A simple little paper that changes lives

For every child, an identity and a future

My name is Miranda Armstrong and I’ve been the Chief of Child Protection for UNICEF, Cote d’Ivoire for the last three years. As a specialist on violence against children and child labour, non-registered children issues — including the fact that many children aren’t registered at all — were new challenges for me and clearly big ones for the country.

In Côte d’Ivoire, one in four children under five years old is not registered at birth and so does not have a legal identity. These children will not be able to progress in school, cannot prove their age, prove who their parents are or where they were born. As they become adults, they will not be able to get a mobile phone, open a bank account, get married or vote.

What would be the future of those children who have to leave school because of a simple little paper?

We decided that something had to be done. First of all, we needed to ensure that all newborn babies are registered at birth to prevent hundreds of thousands of children joining the list of unregistered births within the legally allowed first three months.

UNICEF decided to partner with the Ministry of Health to ensure that all newborn babies can be registered by midwives immediately at birth or when they come to the health center for a vaccination. The midwives collect the information from the mothers and the civil registration officers collect the information on a weekly basis. In Abidjan, the capital of Côte d’Ivoire, this new mechanism for birth registration is working in every public health center and maternity ward.

Three smiling children leaning over a swaddled baby.
©UNICEF/Côte d’Ivoire/MilequêmBaby Arnaud and his cousins who came to visit just a few hours after birth.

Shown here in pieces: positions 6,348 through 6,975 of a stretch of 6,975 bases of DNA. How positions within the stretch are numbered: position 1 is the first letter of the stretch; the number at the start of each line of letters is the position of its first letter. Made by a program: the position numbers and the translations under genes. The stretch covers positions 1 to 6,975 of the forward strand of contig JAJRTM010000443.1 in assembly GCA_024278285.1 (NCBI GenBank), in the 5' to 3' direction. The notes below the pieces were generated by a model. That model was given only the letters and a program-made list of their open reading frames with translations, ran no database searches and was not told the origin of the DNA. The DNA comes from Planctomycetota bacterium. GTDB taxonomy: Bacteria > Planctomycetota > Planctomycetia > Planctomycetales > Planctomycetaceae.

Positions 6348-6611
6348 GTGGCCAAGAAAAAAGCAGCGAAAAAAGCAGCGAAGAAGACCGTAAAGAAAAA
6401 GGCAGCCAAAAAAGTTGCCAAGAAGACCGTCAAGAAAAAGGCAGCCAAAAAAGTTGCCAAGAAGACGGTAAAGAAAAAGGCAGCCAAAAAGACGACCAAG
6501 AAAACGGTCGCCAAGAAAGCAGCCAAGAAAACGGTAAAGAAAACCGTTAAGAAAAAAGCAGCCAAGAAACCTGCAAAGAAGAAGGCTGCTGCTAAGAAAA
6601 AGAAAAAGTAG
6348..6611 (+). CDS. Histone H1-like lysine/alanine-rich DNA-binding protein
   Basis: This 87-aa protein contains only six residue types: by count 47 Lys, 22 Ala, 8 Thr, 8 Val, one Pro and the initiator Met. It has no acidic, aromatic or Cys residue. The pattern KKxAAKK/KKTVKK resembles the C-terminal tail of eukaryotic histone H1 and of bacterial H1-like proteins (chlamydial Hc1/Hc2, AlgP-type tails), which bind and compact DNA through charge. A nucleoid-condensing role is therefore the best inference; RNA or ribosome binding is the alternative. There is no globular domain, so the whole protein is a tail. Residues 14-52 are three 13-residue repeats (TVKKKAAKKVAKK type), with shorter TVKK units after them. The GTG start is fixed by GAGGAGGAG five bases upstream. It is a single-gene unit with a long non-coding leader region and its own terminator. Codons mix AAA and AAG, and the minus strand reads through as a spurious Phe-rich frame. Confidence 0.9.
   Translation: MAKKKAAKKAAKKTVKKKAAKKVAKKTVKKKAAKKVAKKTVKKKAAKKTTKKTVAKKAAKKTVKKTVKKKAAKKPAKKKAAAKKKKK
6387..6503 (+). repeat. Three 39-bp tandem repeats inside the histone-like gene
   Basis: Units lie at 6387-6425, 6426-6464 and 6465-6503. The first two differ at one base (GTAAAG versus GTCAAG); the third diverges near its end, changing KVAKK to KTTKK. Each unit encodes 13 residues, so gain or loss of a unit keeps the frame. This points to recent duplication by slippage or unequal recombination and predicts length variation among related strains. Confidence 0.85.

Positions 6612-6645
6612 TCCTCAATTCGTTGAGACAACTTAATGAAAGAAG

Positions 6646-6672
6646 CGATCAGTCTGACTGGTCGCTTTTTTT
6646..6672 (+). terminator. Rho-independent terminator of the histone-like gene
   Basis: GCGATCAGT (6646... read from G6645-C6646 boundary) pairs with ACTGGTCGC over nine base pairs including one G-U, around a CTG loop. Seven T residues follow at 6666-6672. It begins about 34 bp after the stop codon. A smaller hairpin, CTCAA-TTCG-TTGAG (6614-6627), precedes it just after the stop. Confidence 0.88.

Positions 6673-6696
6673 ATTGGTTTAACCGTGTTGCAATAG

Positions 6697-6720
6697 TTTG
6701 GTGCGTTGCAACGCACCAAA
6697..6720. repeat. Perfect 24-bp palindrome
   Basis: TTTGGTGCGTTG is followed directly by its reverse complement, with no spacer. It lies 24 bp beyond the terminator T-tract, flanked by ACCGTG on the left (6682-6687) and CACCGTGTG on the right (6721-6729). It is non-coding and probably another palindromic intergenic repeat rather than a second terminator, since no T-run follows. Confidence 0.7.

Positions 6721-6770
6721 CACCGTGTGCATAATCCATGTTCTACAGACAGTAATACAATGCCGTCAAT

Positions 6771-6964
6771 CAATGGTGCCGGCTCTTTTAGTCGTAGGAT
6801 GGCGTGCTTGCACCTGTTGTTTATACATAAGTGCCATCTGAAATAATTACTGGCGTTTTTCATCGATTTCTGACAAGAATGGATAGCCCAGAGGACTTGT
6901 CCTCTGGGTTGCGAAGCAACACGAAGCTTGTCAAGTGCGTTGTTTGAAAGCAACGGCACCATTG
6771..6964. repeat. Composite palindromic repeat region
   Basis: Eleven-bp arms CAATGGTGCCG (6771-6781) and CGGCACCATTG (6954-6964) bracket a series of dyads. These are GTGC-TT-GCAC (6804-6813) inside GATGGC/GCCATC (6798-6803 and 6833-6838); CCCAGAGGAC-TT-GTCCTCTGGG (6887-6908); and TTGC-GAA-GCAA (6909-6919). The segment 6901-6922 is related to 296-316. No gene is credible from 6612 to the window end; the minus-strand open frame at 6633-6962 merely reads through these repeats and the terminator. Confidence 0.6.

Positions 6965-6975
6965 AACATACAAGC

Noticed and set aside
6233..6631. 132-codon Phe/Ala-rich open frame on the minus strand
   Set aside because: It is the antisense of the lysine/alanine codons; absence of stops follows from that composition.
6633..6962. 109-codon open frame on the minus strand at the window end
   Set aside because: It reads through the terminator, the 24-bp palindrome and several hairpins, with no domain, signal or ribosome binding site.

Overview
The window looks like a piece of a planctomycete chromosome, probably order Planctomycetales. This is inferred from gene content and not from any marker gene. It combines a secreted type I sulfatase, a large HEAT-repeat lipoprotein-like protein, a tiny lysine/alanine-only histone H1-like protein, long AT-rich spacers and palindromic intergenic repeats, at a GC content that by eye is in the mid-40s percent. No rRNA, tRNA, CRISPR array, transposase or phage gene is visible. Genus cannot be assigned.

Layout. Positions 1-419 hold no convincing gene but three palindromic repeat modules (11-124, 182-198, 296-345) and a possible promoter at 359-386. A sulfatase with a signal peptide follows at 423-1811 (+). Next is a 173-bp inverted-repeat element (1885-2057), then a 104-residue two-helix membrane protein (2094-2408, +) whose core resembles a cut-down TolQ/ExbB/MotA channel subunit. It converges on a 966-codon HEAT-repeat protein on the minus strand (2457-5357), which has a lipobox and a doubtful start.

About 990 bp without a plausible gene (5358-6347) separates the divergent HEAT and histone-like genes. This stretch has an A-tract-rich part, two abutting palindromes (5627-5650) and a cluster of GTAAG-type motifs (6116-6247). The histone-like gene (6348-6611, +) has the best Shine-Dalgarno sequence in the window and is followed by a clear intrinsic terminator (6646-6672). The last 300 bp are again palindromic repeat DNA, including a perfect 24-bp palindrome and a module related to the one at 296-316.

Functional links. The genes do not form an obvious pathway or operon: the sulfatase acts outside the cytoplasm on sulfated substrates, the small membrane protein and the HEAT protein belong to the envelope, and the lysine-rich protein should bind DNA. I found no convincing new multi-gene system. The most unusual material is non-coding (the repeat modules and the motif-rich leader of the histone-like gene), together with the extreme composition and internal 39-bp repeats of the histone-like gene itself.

One story that really touched me was of baby Arnaud. Baby Arnaud was born in Adjawi, a poor peri-urban area in Abidjan. Arnaud is the third child in the family and was born to Carole (30) and Patrick (29).

Just three hours after birth, Arnaud had his medical certificate of birth filled in by the midwife, Nadège. Nadège saw the mother Carole at least 4 times for consultations during the pregnancy and each time she told her to bring her identity papers — or basic information on her name and the father’s name –so that the medical certificate could be completed immediately. “Many parents don’t have identity papers themselves,” she explained, “but we tell mothers that we can register the birth of their child even if they don’t have papers and even if the Monsieur (their husband) does not come forward.” The most important thing is to capture the birth and make sure the baby is registered.

Carole and Patrick said they now understand the importance of registering their children to guarantee their future.

For baby Arnaud the process was free, but for their other children, who are now over three months old, it will be much longer and costlier. In fact, you have to go to court in Cote d’Ivoire and prove your identity – and this can cost over US$60, which is a lot for poor families to afford.